HIV/AIDS and Pregnancy

HIV/AIDS and Pregnancy

01 Jul 2021
HIV/AIDS and Pregnancy-R for Rabbit

HIV (Human Immunodeficiency Virus) is a virus that causes AIDS (Acquired Immunodeficiency Syndrome). A person may be “HIV positive” but not have AIDS. An HIV infected person may not develop AIDS for 10 years or longer. Hence it is important to get tests done regularly to prevent HIV from developing into AIDS by getting proper care at an early stage. HIV can be transmitted through vaginal, oral, or anal sex with an infected partner, by sharing needles (or even razors) with an infected person, transfusion of infected blood or from a mother to her baby during pregnancy, birth, or breastfeeding. 

There are no medications that can eradicate HIV, but there are therapies that help suppress the virus so that your immune system functions better for a longer period of time and the onset of life-threatening infections and disease is delayed. 

How to lower the risk of transferring HIV to your baby?

It is necessary to undergo an HIV test when you are planning to get pregnant or as soon as you know that you are pregnant, even if you have been tested before. HIV, the virus that causes AIDS, can be transmitted from an infected mother to her newborn child. Mothers with higher viral loads are more likely to infect their babies. However, no viral load is low enough to be “safe.” Infection can occur any time during pregnancy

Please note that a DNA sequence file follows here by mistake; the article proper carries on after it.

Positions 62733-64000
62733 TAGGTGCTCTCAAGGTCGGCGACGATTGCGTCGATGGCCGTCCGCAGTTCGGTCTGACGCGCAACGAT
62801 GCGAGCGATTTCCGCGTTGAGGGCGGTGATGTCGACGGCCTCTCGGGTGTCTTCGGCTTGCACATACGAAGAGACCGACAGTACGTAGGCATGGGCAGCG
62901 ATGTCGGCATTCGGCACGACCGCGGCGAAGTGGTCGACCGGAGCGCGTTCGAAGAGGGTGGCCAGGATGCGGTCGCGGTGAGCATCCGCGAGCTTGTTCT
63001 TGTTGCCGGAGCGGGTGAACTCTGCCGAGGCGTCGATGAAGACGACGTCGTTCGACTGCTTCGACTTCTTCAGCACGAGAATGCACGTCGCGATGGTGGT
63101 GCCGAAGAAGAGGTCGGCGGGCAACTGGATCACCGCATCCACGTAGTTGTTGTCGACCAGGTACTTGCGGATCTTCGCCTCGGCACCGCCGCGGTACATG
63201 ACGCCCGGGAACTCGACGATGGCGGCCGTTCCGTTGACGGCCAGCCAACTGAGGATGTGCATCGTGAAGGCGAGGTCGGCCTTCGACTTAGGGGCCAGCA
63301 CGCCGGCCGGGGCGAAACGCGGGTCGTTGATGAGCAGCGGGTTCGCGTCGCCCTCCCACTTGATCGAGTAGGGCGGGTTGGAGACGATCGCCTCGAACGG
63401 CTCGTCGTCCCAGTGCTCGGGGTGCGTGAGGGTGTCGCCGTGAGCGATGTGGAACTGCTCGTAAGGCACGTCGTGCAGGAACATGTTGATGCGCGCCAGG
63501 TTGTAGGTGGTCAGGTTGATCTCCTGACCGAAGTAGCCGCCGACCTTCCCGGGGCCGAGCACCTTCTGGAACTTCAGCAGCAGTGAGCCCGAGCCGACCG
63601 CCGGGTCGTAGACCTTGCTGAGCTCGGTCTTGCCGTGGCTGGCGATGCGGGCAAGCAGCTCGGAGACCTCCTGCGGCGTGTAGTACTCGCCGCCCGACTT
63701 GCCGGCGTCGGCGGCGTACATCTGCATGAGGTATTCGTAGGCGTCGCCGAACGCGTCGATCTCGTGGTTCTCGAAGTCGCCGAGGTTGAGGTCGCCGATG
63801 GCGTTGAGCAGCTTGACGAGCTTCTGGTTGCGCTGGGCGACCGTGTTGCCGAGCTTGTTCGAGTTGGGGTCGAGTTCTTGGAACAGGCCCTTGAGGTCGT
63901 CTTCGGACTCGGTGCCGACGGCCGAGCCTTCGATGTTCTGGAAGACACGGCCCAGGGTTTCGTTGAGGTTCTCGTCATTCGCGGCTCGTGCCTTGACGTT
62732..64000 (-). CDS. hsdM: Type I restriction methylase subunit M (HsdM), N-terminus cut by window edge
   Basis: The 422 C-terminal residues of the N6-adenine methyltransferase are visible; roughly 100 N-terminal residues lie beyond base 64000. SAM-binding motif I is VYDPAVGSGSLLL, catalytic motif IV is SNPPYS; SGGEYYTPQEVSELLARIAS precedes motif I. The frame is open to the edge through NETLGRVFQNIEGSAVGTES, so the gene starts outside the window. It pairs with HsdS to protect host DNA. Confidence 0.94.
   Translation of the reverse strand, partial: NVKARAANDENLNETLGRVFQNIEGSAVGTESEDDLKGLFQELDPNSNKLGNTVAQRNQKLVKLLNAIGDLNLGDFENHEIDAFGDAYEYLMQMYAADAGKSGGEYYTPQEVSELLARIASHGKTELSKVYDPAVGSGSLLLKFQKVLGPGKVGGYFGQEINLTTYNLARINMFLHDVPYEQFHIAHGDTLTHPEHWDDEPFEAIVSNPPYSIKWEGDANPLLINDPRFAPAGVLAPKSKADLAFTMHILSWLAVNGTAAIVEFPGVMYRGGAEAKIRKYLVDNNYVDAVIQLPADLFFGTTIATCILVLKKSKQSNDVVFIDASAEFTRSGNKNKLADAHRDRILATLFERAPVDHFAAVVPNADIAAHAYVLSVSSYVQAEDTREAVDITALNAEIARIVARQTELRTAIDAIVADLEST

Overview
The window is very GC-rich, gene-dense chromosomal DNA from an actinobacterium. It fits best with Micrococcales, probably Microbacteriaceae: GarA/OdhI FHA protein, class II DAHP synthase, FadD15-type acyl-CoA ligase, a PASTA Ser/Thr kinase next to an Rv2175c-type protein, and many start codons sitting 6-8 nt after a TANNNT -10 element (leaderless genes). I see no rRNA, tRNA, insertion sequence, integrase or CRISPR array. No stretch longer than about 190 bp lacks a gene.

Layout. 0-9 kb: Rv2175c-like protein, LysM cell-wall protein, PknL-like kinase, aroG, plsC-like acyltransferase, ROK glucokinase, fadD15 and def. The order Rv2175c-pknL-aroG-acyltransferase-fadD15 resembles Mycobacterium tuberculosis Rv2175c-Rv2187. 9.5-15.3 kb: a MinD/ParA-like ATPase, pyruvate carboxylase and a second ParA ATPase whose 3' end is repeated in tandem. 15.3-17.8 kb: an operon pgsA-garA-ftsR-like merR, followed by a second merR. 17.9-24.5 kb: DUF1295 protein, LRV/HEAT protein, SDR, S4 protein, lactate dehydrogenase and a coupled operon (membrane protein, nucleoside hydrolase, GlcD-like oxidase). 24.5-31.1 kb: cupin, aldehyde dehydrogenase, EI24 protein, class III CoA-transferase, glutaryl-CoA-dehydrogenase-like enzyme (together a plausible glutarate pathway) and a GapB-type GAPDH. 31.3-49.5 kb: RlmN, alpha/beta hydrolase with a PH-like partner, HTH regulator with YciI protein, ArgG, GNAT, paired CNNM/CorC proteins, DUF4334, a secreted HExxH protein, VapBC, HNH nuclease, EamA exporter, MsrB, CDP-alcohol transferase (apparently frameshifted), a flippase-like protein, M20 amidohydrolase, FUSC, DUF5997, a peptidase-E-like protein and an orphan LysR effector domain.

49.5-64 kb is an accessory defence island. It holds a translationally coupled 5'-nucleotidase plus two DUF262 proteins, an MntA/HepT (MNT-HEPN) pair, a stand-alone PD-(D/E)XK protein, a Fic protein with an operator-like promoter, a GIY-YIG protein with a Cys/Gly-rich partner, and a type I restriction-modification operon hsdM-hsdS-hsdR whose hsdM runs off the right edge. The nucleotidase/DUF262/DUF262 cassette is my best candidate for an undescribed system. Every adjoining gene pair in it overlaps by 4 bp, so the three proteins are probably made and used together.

Being HIV positive increases the risk of preterm birth and still birth. Also risk of passing HIV to your baby increases. Some of the ways you might pass the virus to your baby are:

  • During pregnancy, virus can pass through placenta and infect the baby.
  • During birth, through contact with body fluids or mother’s blood.
  • During breast feeding, by breast milk.

However, you can reduce your baby's risk to less than 1 percent if you get appropriate treatment for yourself during your pregnancy. This includes monitoring your viral load, taking appropriate medications, avoiding certain pregnancy procedures, having a c-section if your viral load is too high, and not breastfeeding. 

All babies born to infected mothers test positive for HIV. They have antibodies to HIV even if they are not infected because the mother’s antibodies are passed to the baby. This does not mean the baby is infected. They will test positive for about 18 months. Regular tests should be scheduled to know the correct test result for further medical care of the baby.

Studies show that HIV-positive women who get pregnant do not get any sicker than those who are not pregnant. Becoming pregnant is not dangerous to the health of an HIV-infected woman. However, there is some risk of birth defects caused by any drug during the first 3 months of pregnancy. If a mother chooses to stop taking some medications during pregnancy, her HIV disease could get worse. Any woman with HIV who is thinking about getting pregnant should carefully discuss treatment options with her health care provider.